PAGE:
An anti-doping amendment was signed by Kenya's president on Thursday after the World Anti-Doping Agency (WADA) said Kenyan legislation passed in April needed further changes if the country was to be declared compliant with WADA codes.
Renowned for its distance runners, Kenya has faced frequent allegations of doping with about 40 cases reported in the past four years.
Among the high-profile Kenyan athletes who have failed doping tests was former three-time Boston City and Chicago marathon winner, Rita Jeptoo.
Recently, WADA declared Kenya non-compliant with its anti-doping code, prompting the country to introduce new legislation. The International Olympic Committee said on Tuesday that competitors from Russia and Kenya, given their countries' recent history of doping, would have to be screened individually before being allowed to participate in the Rio Games.
After WADA still found flaws, such as the presence of government officials in Kenya's anti-doping agency, Kenya began working on amendments.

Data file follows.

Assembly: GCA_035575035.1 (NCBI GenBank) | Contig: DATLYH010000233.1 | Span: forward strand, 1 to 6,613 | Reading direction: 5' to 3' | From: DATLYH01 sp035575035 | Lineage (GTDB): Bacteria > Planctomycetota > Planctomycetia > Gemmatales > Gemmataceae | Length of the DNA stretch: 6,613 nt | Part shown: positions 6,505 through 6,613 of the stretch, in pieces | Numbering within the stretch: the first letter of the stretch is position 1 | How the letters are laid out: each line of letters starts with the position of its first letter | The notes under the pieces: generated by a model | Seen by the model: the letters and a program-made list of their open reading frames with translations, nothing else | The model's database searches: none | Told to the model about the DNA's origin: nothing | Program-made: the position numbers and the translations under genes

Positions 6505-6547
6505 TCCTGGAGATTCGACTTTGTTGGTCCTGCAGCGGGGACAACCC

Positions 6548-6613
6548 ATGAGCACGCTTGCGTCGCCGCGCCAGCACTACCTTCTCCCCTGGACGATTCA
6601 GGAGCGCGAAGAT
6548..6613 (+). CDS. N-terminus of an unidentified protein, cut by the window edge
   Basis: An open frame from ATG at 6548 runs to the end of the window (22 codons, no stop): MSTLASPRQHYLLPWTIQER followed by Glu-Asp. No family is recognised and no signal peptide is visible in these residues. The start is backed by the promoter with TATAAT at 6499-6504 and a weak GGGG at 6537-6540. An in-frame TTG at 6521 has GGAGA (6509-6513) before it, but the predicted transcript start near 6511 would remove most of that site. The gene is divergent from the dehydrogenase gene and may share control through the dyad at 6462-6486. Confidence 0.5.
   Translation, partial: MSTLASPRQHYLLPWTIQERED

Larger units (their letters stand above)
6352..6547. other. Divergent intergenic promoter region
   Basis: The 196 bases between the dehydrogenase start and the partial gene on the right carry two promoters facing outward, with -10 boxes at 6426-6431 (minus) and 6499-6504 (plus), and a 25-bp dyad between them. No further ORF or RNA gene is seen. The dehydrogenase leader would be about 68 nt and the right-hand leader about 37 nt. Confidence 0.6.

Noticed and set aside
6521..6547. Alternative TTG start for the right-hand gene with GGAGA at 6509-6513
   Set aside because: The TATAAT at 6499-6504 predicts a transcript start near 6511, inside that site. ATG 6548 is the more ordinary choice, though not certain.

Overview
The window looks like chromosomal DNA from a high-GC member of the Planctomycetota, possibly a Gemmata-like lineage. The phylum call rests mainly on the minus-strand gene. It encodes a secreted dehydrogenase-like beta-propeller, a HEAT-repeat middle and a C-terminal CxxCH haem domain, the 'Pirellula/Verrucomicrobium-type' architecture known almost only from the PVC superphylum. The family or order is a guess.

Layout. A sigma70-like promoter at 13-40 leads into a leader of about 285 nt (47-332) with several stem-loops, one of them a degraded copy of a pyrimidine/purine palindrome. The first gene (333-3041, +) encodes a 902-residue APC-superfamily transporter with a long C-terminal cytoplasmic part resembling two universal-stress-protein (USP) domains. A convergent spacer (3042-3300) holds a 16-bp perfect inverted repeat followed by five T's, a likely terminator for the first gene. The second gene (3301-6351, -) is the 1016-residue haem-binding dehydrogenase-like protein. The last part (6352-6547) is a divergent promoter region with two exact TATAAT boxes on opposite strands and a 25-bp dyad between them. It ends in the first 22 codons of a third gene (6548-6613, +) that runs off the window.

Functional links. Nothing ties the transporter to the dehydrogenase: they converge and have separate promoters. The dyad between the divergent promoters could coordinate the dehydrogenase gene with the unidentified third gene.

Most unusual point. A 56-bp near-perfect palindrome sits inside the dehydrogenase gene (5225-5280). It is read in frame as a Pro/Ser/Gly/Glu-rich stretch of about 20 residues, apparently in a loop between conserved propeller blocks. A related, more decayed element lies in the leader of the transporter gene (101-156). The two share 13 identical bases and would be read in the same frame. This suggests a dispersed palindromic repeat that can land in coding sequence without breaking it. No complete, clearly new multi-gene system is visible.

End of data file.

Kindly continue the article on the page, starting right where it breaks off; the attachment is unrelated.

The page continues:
"We look forward to WADA's review and declaration of Kenya as compliant with existing rules," President Uhuru Kenyatta said after signing the amendments into law. "Kenya has always supported clean sport and will continue to do so."
Last week, Kenyan officials said that WADA had approved the amendments to prevent doping by Kenyan athletics.
"The president instructed me to ensure all athletes going to the Games are screened and the results reported to him personally," National Olympic Committee of Kenya (NOCK) Chairman Kipchoge Keino told Reuters after signing the document.
"We must fight doping and all forms of cheating in sports and Olympic movement," said Keino.